Since I turned 50, I seem to gain weight much more easily, and it's much more difficult to take off. My husband says I shouldn't blame age, but doesn't aging have an effect?
It's true that the body's metabolism tends to decrease as people age, and that means the body burns calories more slowly. But a recent study in the New England Journal of Medicine found that many other factors likely play more of role in weight gain than how many candles were on your last birthday cake.
The Harvard study, which included only people under age 65, got specific: Researchers found that increased consumption of certain foods were associated with more weight gain. Those foods were:
- Potato chips.
- Potatoes or french fries.
- Processed meats.
- Unprocessed red meats.
- Sweets and desserts.
- Refined grains.
- Sugar-sweetened beverages and 100-percent fruit juice.
On the other hand, increased consumption of other foods, such as vegetables, nuts, whole grains, fruits and yogurt, was associated with weight loss.
Compare those foods with what you typically eat. Try cutting back on those that help pile on the pounds, and increase your portions of those that help take them off.
The study also noted that increasing physical activity and reducing television watching and alcohol use helped keep weight under control, as well as getting six to eight hours of sleep a night.
There are many other possible reasons for weight gain. There's a small chance that an endocrine disease or other medical condition may be the culprit; consult with your doctor to rule that out.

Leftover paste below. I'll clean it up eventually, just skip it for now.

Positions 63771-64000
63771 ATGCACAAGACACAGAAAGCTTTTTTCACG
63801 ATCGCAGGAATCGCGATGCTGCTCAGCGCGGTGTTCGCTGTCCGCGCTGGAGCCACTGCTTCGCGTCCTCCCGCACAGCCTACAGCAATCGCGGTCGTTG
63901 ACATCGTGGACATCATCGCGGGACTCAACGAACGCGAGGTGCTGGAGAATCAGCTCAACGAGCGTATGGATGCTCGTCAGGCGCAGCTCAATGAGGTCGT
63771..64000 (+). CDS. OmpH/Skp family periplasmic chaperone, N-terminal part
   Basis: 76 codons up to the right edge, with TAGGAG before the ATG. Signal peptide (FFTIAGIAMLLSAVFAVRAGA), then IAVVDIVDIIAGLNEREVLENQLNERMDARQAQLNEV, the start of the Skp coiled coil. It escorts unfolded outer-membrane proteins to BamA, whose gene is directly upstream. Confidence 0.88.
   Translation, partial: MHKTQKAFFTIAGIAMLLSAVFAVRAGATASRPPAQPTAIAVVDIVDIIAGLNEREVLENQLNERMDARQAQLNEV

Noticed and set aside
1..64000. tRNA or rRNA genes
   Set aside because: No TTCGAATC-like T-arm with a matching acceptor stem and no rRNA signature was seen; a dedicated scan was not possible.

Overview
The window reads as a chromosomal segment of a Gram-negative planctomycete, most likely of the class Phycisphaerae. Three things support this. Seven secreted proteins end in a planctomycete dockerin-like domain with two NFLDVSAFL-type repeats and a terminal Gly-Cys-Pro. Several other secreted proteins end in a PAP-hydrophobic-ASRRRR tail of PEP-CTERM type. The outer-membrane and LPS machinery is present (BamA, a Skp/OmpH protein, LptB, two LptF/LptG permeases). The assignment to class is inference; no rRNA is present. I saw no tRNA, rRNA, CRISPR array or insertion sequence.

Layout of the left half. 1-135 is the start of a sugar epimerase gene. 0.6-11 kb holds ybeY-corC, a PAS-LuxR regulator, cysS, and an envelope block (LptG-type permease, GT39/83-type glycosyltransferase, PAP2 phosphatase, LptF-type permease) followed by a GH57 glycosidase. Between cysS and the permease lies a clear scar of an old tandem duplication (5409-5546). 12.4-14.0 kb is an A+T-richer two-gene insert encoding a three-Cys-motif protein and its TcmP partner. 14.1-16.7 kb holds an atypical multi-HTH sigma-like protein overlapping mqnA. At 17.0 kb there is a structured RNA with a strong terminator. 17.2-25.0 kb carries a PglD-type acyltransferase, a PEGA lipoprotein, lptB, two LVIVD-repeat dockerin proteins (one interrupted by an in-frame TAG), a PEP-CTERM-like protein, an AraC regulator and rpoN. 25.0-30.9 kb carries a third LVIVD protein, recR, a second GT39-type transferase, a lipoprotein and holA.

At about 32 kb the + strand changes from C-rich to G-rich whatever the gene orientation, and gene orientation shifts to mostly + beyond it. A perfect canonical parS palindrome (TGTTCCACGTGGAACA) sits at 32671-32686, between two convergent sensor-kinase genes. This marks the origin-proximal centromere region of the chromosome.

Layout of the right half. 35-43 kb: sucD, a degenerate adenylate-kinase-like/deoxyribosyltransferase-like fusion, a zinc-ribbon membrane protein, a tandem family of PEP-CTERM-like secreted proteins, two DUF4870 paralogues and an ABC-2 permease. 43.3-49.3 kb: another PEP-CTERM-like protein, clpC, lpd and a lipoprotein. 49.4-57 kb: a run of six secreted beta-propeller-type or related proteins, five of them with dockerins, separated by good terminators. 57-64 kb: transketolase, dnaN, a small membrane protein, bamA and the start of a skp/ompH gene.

But a more likely cause is simply that Americans tend to consume more calories than we used to, from both food and beverages. Portion sizes have increased incredibly in recent years, and there's ample evidence that when adults have more food in front of them, they tend to eat more.
Snacking can also increase your calorie intake more than you might think: The U.S. Department of Agriculture reports that women under 60 on average consume about 450 calories in snacks a day; it's 600 or more calories a day for men. That amounts to a fourth meal.
Try reducing your portion sizes (using a smaller plate for meals works well for many people) and cutting back on the extras -- both food and high-calorie beverages. Those tactics can help no matter what your age.
Chow Line is a service of Ohio State University Extension and the Ohio Agricultural Research and Development Center. Send questions to Chow Line, c/o Martha Filipic, 2021 Coffey Road, Columbus, OH, 43210-1044, or firstname.lastname@example.org.
Editor: This column was reviewed by Gail Kaye, nutrition program director for Ohio State University Extension and program leader in the Department of Human Nutrition in the College of Education and Human Ecology.